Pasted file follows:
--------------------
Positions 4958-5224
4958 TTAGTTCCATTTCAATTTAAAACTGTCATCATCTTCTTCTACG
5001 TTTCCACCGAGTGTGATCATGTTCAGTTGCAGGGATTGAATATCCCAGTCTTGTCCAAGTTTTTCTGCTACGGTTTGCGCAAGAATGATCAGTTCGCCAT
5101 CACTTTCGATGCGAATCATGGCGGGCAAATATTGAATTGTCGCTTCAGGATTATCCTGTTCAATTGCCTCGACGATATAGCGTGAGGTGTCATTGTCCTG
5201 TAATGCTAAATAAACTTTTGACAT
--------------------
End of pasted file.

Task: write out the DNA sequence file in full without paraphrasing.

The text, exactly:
Positions 4958-5224
4958 TTAGTTCCATTTCAATTTAAAACTGTCATCATCTTCTTCTACG
5001 TTTCCACCGAGTGTGATCATGTTCAGTTGCAGGGATTGAATATCCCAGTCTTGTCCAAGTTTTTCTGCTACGGTTTGCGCAAGAATGATCAGTTCGCCAT
5101 CACTTTCGATGCGAATCATGGCGGGCAAATATTGAATTGTCGCTTCAGGATTATCCTGTTCAATTGCCTCGACGATATAGCGTGAGGTGTCATTGTCCTG
5201 TAATGCTAAATAAACTTTTGACAT